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Ireland's growing discontent

THE RESULTS of the Irish general election could be greeted by some philosophical Irish voters with the refrain that the more things change the more they stay the same. Certainly, there has been little change at the top in Irish politics. Bertie Ahern's ruling Fianna Fil party gained 80 seats, three short of an overall majority, and looks likely to continue in government with a repetition of the outgoing FF/Progressive Democrats coalition.

But there were significant developments which point to a big change in the future shape of politics in Ireland. Parties seen as outside the political establishment, like the Socialist Party, Green Party and Sinn Fin, along with independents, had the biggest increases in their vote. This is a sign of the growing disillusionment with the sleazy Irish political establishment. These groups combined got 21% of the vote and 25 TDs (MPs).

The Socialist Party (affiliated to the international socialist organisation, the CWI) scored spectacular successes. Joe Higgins was re-elected as a TD in Dublin West, coming second out of the constituency's three elected candidates with an increased vote. He got 6,442 first preference votes, 21.5%, which transfers raised to 7,853 on the fourth count, when he was elected.

Socialist Party councillor Clare Daly, standing in Dublin North, got 5,501 first-preference votes (12.5%) on a 60.3% turnout - a higher first preference vote than Labour leader Ruairi Quinn. This went up to 6,772 votes when she was eliminated on count eight. Clare was in third position all the way through until the final count and beat a former Fine Gael (the main opposition party) deputy leader, Nora Owen.

In the other seats where Socialist Party members stood, Lisa Maher in Dublin South got 1,063 votes (2.1%); Mick Murphy in Dublin South-West got 954 votes (2.6%); and Mick Barry in Cork North Central got 936 votes (2.1%). In total, across five seats the Socialist Party got 14,896 votes - an average of nearly 3,000 per seat.

Fine Gael and Labour suffered setbacks. Fine Gael suffered an electoral disaster, with its share of the vote falling by 5.4%, despite pointing out how shallow the nature of Fianna Fil's Celtic Tiger is. Fine Gael is just as tainted with the stench of corruption that lingers over Ireland's establishment parties, and its economic programme hardly differed from that of Fianna Fil. So for many voters it was a case of 'better the devil you know' in the form of Bertie Ahern and Fianna Fil. Fine Gael leader Michael Noonan resigned soon after the election.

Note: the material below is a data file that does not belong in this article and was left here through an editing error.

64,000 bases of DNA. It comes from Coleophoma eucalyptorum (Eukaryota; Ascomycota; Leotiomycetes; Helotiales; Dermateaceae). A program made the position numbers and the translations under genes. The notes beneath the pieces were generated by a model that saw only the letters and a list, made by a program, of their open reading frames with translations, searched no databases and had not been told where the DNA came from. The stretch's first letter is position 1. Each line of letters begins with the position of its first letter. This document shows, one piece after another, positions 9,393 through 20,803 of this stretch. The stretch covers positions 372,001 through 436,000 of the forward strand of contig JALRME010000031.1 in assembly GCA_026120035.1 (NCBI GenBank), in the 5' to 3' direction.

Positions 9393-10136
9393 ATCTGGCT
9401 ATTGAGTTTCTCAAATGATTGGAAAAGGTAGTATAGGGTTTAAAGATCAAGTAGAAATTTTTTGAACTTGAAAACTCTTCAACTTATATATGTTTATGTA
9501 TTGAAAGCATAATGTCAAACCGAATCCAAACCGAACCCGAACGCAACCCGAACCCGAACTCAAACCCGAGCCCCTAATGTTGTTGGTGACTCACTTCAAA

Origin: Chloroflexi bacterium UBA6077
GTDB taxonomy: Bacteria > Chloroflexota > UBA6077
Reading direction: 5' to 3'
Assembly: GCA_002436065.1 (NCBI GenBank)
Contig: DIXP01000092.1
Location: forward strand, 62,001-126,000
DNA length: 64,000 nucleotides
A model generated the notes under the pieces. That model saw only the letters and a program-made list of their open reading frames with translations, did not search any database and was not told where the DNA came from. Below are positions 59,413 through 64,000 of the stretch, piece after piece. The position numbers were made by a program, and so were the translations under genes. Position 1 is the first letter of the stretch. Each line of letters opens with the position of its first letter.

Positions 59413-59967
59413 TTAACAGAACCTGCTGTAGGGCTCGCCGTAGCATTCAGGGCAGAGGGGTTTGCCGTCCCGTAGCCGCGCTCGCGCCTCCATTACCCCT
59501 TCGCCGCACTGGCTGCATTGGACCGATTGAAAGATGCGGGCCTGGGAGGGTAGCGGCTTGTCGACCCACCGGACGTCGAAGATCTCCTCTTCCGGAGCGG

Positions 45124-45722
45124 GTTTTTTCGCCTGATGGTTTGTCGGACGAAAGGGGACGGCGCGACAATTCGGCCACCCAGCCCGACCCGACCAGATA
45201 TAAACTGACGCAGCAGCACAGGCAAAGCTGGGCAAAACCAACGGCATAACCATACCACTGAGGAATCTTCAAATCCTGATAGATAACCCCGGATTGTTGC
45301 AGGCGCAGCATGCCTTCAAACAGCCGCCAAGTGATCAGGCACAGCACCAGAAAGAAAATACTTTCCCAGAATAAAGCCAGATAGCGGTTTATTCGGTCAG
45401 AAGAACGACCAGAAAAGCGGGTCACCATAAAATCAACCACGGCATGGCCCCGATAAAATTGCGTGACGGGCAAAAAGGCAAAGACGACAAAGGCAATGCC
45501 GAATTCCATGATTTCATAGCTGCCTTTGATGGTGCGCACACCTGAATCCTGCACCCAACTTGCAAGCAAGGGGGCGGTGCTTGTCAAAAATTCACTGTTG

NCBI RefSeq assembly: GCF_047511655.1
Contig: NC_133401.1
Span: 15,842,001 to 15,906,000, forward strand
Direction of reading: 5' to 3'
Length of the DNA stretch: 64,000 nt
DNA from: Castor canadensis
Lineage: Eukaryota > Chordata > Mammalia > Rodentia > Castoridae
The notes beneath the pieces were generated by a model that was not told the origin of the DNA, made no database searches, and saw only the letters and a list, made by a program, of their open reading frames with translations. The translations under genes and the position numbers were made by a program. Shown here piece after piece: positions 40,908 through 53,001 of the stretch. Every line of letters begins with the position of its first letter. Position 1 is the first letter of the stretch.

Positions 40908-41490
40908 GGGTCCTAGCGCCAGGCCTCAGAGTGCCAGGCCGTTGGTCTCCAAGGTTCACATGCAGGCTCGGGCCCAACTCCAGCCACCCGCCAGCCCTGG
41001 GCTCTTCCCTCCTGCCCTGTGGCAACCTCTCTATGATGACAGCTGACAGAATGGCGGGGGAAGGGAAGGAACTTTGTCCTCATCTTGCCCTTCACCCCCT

Labour, although making some gains, partly by putting on a more 'left' face, also did less well than they expected and their national vote dropped by 2%.

Despite the alleged successes of the Celtic Tiger, the election result was not a ringing endorsement of Ahern and Fianna Fil or for any of the establishment parties. The turnout at the election at 63% was down from 1997, despite the introduction of longer opening hours for polling booths and electronic voting in three constituencies.

Some of the fall in turnout can be explained by the appalling rainstorms that lasted throughout election day. More generally, the lower turnout reflects a trend apparent in other countries, that voters are increasingly alienated from corrupt, sleazy establishment parties.

The vote for those perceived as outside the establishment, however, shows another process at work. There is a layer of voters (especially among the working class) looking for a real alternative.

Also a rise in tactical voting saw an unexpected increase in votes and TDs for the Progressive Democrats, showing that, regardless of the economic boom and alleged charisma of Ahern (not difficult given the character of the opposition), voters were wary of granting Fianna Fil an outright majority for the first time in 25 years.